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How To Use Electronegativity To Determine Electron Density (and why NOT to trust formal charge)


Last time we talked about how electrons are the “currency” of chemistry and every reaction is a transaction of electrons between atoms. That means that if we really want to understand a reaction, we have to understand where the electrons are (and aren’t).

There’s two factors to employ when doing this. The first is electronegativity. That’s what today’s post is about: using electronegativity to determine electron densities. (The second is resonance BTW – more on that in future posts)

I’m assuming you know how to draw Lewis structures and understand the concepts of electronegativity and formal charge, as well as being able to interpret line drawings, but that’s it.  If you’re not at that level, back up and read up on those concepts.

OK. Let’s start with the first question: how do we tell where the electrons are in a molecule?

The first skill is being able to draw proper Lewis structures for a molecule. To succeed in organic chemistry you absolutely need to be able to do this in your sleep. The Lewis structure should account for all the electrons around an atom, including the often-hidden lone pairs of electrons if applicable. Let’s have a look.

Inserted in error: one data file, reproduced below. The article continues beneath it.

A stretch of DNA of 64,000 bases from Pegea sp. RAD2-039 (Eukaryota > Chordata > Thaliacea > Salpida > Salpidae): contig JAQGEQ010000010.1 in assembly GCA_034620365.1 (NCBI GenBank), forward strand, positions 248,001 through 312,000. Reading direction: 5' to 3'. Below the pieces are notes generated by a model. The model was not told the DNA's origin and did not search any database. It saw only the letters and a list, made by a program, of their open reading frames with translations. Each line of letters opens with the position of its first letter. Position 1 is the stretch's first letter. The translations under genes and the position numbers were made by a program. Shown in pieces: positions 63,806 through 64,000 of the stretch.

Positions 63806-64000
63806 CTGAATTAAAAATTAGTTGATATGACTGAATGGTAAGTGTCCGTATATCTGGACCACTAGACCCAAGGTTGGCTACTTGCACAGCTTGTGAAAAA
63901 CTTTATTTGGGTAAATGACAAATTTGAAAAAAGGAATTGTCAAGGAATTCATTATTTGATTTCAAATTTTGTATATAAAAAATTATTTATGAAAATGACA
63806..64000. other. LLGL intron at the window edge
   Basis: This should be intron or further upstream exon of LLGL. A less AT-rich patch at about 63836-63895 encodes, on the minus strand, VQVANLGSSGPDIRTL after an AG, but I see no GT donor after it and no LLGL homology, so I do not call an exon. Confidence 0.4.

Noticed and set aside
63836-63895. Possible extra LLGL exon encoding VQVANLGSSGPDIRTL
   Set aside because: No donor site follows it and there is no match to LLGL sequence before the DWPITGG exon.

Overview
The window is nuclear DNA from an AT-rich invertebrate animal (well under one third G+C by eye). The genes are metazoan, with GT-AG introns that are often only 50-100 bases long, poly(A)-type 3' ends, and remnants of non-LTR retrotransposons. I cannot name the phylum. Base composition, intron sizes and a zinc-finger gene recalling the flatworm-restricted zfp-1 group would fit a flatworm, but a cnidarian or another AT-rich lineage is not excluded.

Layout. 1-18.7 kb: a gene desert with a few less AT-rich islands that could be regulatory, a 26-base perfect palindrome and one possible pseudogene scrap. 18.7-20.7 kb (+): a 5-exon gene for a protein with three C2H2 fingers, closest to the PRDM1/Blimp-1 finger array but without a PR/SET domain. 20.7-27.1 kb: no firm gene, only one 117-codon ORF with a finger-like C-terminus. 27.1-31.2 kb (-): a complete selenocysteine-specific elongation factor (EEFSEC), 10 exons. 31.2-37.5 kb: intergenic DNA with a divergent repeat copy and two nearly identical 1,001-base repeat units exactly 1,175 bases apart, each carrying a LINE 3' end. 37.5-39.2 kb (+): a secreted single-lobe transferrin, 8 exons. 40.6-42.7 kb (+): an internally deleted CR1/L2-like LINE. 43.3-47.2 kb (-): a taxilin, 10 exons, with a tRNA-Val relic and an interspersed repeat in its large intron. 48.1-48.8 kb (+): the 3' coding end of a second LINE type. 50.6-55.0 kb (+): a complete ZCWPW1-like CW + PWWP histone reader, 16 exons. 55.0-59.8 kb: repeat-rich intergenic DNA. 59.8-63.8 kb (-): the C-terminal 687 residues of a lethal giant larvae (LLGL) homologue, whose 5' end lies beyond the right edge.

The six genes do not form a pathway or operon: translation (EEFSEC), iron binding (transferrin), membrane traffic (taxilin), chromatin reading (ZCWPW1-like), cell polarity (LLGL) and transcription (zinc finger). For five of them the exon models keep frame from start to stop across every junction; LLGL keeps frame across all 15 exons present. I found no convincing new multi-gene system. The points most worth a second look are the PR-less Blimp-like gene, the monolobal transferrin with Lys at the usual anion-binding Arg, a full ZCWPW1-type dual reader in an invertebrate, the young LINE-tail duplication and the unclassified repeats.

The second skill lies in being able to apply electronegativity to determine partial charges in bonds.

See, our drawings of chemical structures can sometimes get in the way of what is really going on with the electrons. 

If we just paid attention to the drawings themselves, the lines we draw between atoms – “covalent bonds” – are electron pairs that are shared equally between the two.

However, the difference between the idealized sharing of electrons in a covalent bond versus the reality of different electron densities is, to use an analogy, not unlike the difference between a utopian socialist worker-state, and Soviet Russia.

Remember electronegativity – a ranking of an atom’s “greed” for electrons, in other words? In a bond, the more electronegative element will have a greater share of the electrons, and a partial negative charge to reflect this greater electron density.  The less electronegative element will have a partial positive charge to reflect the lack of electron density. 

Let’s look at a few simple molecules and analyze the dipoles in their bonds by comparing relative electronegativities. Remember the mnemonic for electronegativity? “Phone call bro…. CSI is on, please hold…. bye” .



Why is it important to go through all of this? Because in chemical reactions, electrons will flow from areas of high electron density to areas of low electron density. Knowing where the partial charges are is an important first step in determining where the molecule will react. Covalent bonds with large dipoles (i.e. large differences in electronegativity) are worth looking paying attention to: frequently, this will be where the “action” is.